I would actually have to agree (but perhaps without the attitude). However, it also depends on how you define the word ‘read’. While it’s certainly true that blogs are probably not “read” per se anywhere near the amount some in the blogger community believe, the fact is people hit blogs all the time when searching for answers, and for the average person they don’t really know the difference between a “blog” and any other web content, nor do they care. Few of them want to read a blog regularly. Most people don’t ready anything ‘regularly’ whether blogs or big-media. They read what they want, when they want.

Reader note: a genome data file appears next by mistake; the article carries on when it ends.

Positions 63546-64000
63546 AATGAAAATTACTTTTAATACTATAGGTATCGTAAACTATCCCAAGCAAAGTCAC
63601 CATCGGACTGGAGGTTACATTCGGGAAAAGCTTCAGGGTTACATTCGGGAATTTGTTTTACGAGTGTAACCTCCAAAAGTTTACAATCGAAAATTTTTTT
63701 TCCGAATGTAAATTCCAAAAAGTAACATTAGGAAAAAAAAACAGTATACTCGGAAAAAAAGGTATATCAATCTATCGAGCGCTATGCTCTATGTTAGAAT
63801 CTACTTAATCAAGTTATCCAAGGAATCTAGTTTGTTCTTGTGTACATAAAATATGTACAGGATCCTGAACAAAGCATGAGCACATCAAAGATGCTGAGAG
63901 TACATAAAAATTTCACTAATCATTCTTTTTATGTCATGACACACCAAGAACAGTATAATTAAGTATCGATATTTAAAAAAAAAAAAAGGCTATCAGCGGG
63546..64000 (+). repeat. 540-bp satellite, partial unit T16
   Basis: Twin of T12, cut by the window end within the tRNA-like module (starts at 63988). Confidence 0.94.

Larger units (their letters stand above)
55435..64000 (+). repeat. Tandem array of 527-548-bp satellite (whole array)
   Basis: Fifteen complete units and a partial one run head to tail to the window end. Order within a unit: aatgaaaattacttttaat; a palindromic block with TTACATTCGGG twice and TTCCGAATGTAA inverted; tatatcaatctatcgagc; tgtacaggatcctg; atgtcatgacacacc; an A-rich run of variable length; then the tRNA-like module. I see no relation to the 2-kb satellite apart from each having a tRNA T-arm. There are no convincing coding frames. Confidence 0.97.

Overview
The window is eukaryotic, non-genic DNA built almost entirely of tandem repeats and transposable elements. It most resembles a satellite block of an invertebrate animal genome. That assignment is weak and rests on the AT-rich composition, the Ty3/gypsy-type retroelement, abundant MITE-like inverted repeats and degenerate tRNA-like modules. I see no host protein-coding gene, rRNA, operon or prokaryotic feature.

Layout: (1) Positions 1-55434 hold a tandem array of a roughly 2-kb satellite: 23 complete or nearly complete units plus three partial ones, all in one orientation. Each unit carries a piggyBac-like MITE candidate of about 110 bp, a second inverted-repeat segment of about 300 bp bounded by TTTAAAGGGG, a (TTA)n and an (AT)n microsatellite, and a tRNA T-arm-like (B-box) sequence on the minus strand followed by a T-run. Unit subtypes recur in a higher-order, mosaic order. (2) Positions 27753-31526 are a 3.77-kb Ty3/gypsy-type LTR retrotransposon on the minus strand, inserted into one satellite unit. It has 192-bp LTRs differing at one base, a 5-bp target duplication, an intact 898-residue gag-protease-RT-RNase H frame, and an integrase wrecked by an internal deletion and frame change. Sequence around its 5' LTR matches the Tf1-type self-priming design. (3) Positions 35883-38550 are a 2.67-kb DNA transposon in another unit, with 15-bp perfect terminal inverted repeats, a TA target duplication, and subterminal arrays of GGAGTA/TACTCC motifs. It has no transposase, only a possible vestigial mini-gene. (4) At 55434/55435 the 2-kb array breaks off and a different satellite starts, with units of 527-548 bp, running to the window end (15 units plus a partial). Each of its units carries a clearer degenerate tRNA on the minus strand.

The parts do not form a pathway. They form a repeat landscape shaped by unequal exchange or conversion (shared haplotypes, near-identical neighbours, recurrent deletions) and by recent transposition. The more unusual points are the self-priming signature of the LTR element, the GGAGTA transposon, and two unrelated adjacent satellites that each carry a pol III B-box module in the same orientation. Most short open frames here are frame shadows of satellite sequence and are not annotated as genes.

In my analysis of blog readership, the traits and behaviors of blog readers, the data suggests to me that there is a disconnect between those with an affinity to blogs and mainstream web users. The blog-savvy, those that use a ton of RSS feeds and stay up on the latest blogger, or blogged about, widgets and tools, have tendencies that are distinct from mainstream web users. They are essentially an elite sub-culture. They are not representative of the masses and should not be weighed very heavily in estimating behaviors of web users at large. I don’t believe they are leading the industry or “ahead of the curve” as Mark does. I don’t expect the mainstream to follow this elite segment toward the same level of sophistication. Aggregation and Search Engines will continue to have a role for mainstream users.